Linne's two-toed sloth

Linnaeus's two-toed sloth[1]
Conservation status
Binomial name
Choloepus didactylus
(Linnaeus, 1758) [3]
Linnaeus's two-toed sloth range

Bradypus didactylus Linnaeus, 1758

Linnaeus's two-toed sloth (Choloepus didactylus), also known as the southern two-toed sloth or unau, is a species of sloth from South America, found in Venezuela, the Guyanas, Colombia, Ecuador, Peru, and Brazil north of the Amazon River.

It is a solitary, nocturnal and arboreal animal, found in rainforests. It is able to swim, making it possible to cross rivers and creeks. The two-toed sloth's main enemies are man, large birds of prey such as the harpy and crested eagles, and wild cats such as the ocelot and jaguar.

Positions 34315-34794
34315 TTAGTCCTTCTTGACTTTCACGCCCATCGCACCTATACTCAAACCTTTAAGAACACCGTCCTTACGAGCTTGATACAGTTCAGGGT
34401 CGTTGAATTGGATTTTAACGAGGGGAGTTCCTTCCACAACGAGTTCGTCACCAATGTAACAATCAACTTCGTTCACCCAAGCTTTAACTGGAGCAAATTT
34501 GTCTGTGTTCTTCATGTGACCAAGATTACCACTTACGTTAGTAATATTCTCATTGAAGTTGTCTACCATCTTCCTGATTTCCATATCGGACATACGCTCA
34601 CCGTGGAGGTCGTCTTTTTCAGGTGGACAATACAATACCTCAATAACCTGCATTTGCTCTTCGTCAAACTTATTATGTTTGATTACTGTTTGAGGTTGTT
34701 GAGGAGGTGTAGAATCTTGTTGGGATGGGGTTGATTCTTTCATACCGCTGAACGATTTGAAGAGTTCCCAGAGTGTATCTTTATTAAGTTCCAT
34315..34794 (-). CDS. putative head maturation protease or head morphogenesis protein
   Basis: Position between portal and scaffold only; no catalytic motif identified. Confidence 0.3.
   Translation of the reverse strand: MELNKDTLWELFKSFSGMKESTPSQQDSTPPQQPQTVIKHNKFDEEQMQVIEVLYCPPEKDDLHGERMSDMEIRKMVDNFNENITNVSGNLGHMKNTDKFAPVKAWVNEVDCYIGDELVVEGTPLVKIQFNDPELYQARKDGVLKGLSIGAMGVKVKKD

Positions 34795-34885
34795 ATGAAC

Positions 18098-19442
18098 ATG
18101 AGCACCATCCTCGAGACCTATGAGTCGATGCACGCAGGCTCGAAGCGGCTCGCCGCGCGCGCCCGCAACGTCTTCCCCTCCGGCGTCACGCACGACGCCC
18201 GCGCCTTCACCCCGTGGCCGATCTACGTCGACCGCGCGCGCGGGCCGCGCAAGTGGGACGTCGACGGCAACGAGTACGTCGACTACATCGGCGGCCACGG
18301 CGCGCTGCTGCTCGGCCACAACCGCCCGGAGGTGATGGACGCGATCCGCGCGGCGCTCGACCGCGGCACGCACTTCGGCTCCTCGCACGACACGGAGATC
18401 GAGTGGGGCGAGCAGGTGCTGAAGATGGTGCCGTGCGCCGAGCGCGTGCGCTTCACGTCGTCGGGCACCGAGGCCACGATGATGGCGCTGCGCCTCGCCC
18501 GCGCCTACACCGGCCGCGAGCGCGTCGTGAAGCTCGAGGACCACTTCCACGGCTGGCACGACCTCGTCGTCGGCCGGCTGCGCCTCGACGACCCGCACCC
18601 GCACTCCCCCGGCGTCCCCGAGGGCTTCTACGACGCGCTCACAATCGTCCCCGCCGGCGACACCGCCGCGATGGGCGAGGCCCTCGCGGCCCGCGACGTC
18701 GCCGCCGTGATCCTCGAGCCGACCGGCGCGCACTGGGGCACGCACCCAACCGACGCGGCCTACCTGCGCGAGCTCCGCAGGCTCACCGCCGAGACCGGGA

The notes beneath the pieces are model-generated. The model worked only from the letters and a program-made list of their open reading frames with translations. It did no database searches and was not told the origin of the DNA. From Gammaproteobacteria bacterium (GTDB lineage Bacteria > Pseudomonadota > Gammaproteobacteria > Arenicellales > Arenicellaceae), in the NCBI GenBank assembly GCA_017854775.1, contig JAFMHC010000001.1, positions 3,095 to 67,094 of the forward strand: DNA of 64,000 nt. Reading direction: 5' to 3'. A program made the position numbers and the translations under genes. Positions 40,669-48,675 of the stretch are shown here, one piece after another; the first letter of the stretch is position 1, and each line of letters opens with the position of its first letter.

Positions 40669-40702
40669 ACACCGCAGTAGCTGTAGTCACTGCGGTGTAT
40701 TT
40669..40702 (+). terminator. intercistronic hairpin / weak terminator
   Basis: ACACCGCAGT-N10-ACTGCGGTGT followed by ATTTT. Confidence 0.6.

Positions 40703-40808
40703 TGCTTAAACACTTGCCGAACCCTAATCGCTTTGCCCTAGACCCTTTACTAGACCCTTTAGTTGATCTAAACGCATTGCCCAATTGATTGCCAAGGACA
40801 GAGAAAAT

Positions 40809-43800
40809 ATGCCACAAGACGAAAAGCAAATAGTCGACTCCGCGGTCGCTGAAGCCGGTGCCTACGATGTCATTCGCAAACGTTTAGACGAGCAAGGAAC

Modern sloths are divided into two families based on the number of toes on their front feet. Linnaeus's two-toed sloth and Hoffmann's two-toed sloth (Choloepus hoffmanni) are larger than the three-toed sloths. They also have longer hair, bigger eyes, and their back and front legs are more equal in length.[4]

Linnaeus's two-toed sloth has recently been documented eating human faeces from open latrines.[5]


  • Louise H. Emmons and Francois Feer, 1997 - Neotropical Rainforest Mammals, A Field Guide.


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